The microbial communities that inhabit estuarine sediments are both highly diverse and susceptible to environmental changes (Wang et al., 2012). Shifts in microbial community structures, in response to changing environmental conditions, can be sensitive indicators to reflect and assess environmental pollution levels and risks. Previous microbial ecology studies have largely focused on investigating the impact of changing environmental factors such as salinity, pH, and nutrient concentration gradients. Yi et al. (2020) showed that sedimentary microbial communities can well reflect changes in important physicochemical properties such as pH and nutrient concentrations along spatiotemporal scale. In contrast, our current understanding of the interactions between microbial communities and other anthropogenic pollutants in the environment, such as heavy metals, is limited in comparison, but the field is rapidly advancing. Previous study by Yin H. et al. (2015) found that increasing heavy metal contamination in sediments can lead to decrease in relative abundance of major bacterial phyla such as Proteobacteria and Actinobacteria. In wetland sediments, elements Cr, Pb, and Zn were reported to associate negatively with the relative abundance of bacterial phyla Nitrospirae, Bacteroidetes, and Verrucomicrobia (Li et al., 2020). Variations in bacterial community structures in heavy metal polluted conditions have been partially attributed to the selective enrichment of metal-resistant bacteria and archaea (Sheeba et al., 2017); and metal resistance can be co-selected with antibiotic resistance genes (Zhao et al., 2019). In all cases, shifts in bacterial community structure resulting from either natural or anthropogenically induced environmental changes can have knock-on effects on their associated metabolic functions (Echavarri-Bravo et al., 2015).
Microbes play an important role in regulating almost all redox reactions and hence the biogeochemical processes of the ecosystem (Falkowski et al., 2008). In aquatic environments, the diverse group of sulfate-reducing bacteria (SRB) is a dominant and important component of the sulfur cycle (Niu et al., 2018). A shift in SRB composition due to environmental stress from heavy metals may result in ecological functional consequences. Furthermore, from a geomicrobiology perspective, microbes can facilitate the cycling of heavy metals through means such as biosorption (Jin et al., 2018). This cycling process depends on physiochemical factors including pH, metal concentration present, redox potential and chemistry of metal ions within the system (Shamim, 2018). SRB-generated sulfide can interact with many heavy metals to form low solubility metal sulfides, such as copper sulfide, zinc sulfide, and lead sulfide, which are less bio-available (Bao et al., 2018). This has implications in heavy metal removal and reduces the environmental pressure exerted by heavy metal pollution (Kiran et al., 2018). Thus, investigating the interactions and interconnected relationship between microbial functional groups and heavy metals can have great potential and implication in managing ecological health and functioning of ecosystems.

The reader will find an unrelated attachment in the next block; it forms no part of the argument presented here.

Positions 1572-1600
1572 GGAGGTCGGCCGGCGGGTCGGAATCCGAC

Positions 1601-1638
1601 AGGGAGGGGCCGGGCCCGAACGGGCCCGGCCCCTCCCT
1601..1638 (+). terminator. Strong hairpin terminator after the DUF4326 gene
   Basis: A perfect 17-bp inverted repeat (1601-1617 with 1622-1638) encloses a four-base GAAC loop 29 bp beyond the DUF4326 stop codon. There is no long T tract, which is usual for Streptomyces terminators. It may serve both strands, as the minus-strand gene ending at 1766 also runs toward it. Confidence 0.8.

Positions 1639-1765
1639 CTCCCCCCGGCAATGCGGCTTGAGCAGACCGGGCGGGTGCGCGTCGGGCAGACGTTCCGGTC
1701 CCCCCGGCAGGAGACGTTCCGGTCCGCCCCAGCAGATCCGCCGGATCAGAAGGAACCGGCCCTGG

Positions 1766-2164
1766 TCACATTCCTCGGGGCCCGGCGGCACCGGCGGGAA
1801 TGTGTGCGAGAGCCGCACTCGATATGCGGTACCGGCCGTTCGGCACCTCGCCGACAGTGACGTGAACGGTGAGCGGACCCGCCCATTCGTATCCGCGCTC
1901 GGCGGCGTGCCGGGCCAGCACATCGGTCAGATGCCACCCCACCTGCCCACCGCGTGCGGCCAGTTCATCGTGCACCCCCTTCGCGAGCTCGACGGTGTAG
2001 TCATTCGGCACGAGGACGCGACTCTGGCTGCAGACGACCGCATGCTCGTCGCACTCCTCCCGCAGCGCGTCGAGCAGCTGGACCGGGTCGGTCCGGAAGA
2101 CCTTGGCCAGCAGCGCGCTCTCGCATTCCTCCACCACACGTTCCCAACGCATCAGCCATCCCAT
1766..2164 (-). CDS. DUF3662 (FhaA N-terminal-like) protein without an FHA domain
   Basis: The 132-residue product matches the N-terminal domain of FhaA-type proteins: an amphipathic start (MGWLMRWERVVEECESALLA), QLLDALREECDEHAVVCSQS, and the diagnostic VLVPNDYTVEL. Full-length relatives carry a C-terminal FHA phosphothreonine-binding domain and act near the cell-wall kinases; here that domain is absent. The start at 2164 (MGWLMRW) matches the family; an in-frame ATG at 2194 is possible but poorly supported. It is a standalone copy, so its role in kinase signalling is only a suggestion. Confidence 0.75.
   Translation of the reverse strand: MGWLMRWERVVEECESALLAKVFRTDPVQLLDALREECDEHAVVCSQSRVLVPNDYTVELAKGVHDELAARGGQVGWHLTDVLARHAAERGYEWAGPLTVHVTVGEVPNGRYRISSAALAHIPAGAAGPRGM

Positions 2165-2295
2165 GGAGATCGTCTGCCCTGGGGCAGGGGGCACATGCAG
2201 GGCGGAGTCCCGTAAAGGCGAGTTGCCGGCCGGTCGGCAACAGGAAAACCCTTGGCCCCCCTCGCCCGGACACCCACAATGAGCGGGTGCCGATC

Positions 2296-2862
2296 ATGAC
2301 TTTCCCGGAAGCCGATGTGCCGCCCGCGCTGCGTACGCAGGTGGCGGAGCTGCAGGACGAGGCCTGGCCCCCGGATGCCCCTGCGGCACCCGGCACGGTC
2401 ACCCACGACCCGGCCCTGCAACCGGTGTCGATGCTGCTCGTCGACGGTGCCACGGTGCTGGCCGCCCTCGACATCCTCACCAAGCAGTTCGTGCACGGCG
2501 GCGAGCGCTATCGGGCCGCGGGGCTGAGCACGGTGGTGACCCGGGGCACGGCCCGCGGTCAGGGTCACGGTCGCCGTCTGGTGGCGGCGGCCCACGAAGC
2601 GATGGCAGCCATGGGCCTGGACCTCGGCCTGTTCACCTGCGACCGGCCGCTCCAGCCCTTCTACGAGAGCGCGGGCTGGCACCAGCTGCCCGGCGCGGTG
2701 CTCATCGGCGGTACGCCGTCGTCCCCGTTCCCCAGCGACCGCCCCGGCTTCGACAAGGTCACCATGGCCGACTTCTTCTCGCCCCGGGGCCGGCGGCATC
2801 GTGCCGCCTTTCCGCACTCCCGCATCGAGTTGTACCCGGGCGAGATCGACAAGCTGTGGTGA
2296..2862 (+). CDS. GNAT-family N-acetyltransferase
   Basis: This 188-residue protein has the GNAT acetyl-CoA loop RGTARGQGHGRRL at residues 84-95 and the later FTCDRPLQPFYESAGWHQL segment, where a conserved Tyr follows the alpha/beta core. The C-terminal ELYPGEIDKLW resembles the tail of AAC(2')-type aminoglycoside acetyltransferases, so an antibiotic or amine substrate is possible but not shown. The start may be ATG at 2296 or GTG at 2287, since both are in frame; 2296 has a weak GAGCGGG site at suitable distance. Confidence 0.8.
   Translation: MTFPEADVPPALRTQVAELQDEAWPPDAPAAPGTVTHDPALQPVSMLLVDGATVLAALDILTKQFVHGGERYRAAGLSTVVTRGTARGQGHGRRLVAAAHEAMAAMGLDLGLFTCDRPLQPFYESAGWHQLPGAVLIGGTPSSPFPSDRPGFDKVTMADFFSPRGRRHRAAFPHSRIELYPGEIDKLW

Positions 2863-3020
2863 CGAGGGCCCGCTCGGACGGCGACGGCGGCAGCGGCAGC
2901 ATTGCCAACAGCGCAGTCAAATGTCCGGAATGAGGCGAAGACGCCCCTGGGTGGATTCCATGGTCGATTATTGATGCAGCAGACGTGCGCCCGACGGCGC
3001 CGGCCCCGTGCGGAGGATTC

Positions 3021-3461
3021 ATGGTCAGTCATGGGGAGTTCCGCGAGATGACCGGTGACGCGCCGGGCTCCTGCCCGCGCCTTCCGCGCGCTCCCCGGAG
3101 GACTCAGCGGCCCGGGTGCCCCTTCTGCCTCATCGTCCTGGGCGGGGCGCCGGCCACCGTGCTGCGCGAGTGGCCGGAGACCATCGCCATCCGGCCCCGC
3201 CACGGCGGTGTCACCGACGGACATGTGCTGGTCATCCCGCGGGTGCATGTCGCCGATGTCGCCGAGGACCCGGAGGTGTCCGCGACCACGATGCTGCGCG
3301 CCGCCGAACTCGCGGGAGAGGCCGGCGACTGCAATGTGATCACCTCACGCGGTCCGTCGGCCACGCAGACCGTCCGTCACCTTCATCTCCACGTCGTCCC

Previous studies have reported that the Yangtze River estuary in China was heavily and increasingly polluted by different heavy metals including As, Cd, Cr, Cu, Hg, Pb, and Zn (Liu et al., 2015; Fan et al., 2020). This can be largely attributed to the rapid growth in industrial activities and input over the past decades. In the Yangtze River delta, accumulating Cu, Cr, and Zn are primarily contributed by natural sources with added input from industries such as anti-fouling paints in shipping activities, agricultural fertilizers, metal mining and refinery; Cd and Pb are trace metals more commonly derived from atmospheric emission and deposition, and industrial discharges from electroplating plants (Yin S. et al., 2015; Liu et al., 2019; Hu et al., 2021). Together, excessive concentrations of these heavy metals pose a multitude of environmental health risks that destabilize an ecosystem through toxic impact on the biota, which can subsequently lead to human health risks. In Guo et al. (2019) revealed high average concentrations for four of the heavy metals Cr, Cu, Pb, and Zn (41.28, 80.54, 56.82, and 364.08mg/kg, respectively) in the intertidal surface sediments of Yangtze River estuary. The toxicity and risk of exposure to such heavy metal mixtures at increasing concentrations must be constantly examined. While monitoring programs of heavy metal pollution have seen global efforts, relatively few field studies have attempted to disentangle the potential integrated impact of multiple metals and the roles that microbial community may play.